Currently, the guidelines to interpret TFTs do not specify the time of blood sampling or whether the test should be conducted in a fasting/nonfasting state.[1017] Two patients (3.3%) in our study were subclinical hypothyroid (TSH = 5.3 and 4.4 mIU/L) according to the fasting sample but euthyroid (TSH = 3.2 and 4.1 mIU/L, respectively) according to the postprandial sample.

This ambiguity may significantly affect diagnosis and management, particularly in clinical scenarios where minor variations in TSH are relevant. For instance, follow-up and monitoring of therapy in hypothyroid patients relies only on TSH measurement. After starting medication, TSH is assessed after 4 to 12 weeks, then at 6 monthly intervals, and annually once it stabilizes, to determine adequacy of treatment.[2] Even in euthyroid patients, precision in TSH values can be important as recent evidence suggests that dynamic TSH changes correlate with increased risk of chronic kidney disease.[22] SCH and maternal hypothyroidism are diagnosed based only on TSH values. SCH in pregnancy can lead to serious complications, including miscarriage, preterm delivery, gestational diabetes, hypertension, low birth weight, and impaired brain development in the fetus.[10]

Scobbo et al. observed 100 patients and reported that 97 of them showed a TSH decline in postprandial late morning samples as compared to fasting early morning samples.[13] Kamat et al. and Nair et al. demonstrated similar findings.[1415] Patel et al. studied 114 patients aged between 15 and 60 years and concluded that euthyroid, subclinical hypothyroid as well as overt hypothyroid patients all showed a postprandial decline in TSH.[16] Bajaña et al. measured TSH levels in 20 healthy volunteers in fasting state as well as 1, 2, and 4 hours after eating. TSH was highest in fasting state, lowest 1 h after eating, and subsequently increased but remained lower than the fasting level.[18]

Thus, substantial evidence indicates a need to standardize TFTs with respect to timing and meal consumption in order to avoid misdiagnosis in such cases.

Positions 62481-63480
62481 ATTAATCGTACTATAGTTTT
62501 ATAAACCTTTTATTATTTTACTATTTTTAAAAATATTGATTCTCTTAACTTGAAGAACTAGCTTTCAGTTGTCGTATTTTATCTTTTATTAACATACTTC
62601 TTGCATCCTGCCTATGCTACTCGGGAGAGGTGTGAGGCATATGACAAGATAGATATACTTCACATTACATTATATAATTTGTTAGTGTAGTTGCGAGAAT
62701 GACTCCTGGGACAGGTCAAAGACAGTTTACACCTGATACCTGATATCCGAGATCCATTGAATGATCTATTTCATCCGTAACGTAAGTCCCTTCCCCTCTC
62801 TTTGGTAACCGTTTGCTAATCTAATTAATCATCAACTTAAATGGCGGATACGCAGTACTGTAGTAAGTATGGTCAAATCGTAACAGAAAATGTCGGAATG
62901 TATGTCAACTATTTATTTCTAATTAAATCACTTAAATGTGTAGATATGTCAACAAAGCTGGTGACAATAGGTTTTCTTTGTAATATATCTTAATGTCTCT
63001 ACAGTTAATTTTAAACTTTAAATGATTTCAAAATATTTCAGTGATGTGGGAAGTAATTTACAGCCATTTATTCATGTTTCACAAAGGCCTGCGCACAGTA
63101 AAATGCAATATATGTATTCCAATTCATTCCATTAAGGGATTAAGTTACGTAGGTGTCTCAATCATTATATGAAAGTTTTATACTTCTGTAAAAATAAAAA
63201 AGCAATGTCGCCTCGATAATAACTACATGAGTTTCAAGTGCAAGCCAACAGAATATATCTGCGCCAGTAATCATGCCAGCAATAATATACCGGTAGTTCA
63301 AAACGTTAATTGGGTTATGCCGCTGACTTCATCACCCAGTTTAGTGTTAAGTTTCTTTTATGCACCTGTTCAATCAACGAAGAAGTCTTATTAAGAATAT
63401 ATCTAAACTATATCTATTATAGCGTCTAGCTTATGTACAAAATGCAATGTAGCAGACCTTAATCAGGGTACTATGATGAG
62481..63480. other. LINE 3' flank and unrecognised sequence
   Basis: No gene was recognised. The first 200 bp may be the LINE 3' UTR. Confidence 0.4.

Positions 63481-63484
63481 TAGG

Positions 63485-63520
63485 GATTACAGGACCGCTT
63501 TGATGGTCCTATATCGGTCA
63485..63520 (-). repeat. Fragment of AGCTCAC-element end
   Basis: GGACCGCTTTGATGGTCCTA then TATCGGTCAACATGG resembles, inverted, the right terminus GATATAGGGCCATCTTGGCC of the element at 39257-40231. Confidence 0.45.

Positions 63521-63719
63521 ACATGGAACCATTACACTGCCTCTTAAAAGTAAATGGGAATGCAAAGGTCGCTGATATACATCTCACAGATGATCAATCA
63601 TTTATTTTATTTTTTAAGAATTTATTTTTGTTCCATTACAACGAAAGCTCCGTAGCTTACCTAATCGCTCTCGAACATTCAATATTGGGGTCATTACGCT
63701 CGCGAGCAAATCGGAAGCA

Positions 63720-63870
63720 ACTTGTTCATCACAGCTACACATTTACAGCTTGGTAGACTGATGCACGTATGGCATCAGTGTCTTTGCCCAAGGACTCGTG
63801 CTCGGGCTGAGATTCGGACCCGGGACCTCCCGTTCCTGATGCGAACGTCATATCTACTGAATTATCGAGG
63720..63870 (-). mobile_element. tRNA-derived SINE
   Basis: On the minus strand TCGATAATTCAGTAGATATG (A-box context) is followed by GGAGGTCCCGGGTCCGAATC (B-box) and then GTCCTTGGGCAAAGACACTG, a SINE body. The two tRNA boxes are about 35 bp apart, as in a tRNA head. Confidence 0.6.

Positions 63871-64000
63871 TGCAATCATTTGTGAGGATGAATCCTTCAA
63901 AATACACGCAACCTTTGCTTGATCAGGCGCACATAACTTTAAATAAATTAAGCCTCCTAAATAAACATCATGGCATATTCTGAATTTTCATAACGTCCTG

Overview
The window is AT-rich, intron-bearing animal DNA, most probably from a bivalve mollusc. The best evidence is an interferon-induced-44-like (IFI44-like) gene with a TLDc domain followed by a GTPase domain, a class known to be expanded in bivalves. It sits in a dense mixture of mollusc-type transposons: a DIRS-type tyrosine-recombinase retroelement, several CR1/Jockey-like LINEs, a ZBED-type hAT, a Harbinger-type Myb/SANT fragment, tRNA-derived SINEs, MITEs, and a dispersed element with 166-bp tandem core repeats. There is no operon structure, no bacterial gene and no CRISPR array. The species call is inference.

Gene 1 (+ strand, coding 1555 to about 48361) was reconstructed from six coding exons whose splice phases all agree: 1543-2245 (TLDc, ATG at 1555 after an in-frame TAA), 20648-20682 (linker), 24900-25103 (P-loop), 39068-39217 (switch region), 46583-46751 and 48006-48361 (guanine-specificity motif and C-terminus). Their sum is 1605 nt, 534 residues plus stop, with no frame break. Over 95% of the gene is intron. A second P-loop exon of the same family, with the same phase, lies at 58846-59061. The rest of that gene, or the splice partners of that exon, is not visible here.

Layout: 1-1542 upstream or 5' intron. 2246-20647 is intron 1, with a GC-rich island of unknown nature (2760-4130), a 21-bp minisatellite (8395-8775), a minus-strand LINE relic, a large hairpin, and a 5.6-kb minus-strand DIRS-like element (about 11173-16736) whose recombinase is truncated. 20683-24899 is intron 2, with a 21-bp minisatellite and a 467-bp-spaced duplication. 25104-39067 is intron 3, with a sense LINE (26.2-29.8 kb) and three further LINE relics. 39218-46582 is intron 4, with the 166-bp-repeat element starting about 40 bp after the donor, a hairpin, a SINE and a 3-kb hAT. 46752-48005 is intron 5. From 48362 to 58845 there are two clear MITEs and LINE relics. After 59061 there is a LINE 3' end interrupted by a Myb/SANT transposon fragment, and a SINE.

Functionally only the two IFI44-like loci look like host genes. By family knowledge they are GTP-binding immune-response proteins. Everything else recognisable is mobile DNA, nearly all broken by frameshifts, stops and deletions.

Another factor that could explain the postprandial decline is the diurnal variation of TSH secretion. We collected the fasting samples between 8 and 9 AM and postprandial samples 2 h later. Similar studies by Mirjanic-Azaric et al. and Mahadevan et al. aimed to ascertain the difference between the effects of food intake and time of sampling. They analyzed the TSH change in postprandial as well as extended fasting state and concluded that the blood sampling time affected TSH irrespective of food intake.[2324]

However, TSH levels were shown to be affected by meal composition and also by oral glucose intake, suggesting that it may be premature to rule out the effect of meals and explain the change in TSH only by the timing of testing.[1421]

Thus, whether the TSH suppression in our study was affected by food intake, or blood sampling time, or both is unclear. Further research is needed to appropriately distinguish between the effects of these two variables.

We recommend that laboratories implement fasting state TFTs to ensure uniformity in conduction and interpretation.


Our study found a statistically significant difference in TSH values before and after food intake. This difference may have a significant effect on the diagnosis and management of thyroid patients. It may be particularly relevant in cases where minor fluctuations in TSH are pertinent. We recommend that laboratories implement fasting state TFTs to ensure uniformity in conduction and interpretation.

Financial support and sponsorship

This study was selected for the ICMR STS-2019 Program and a stipend was received from ICMR upon selection.

Conflicts of interest

There are no conflicts of interest.


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Fasting; postprandial period; thyroid function tests; thyrotropin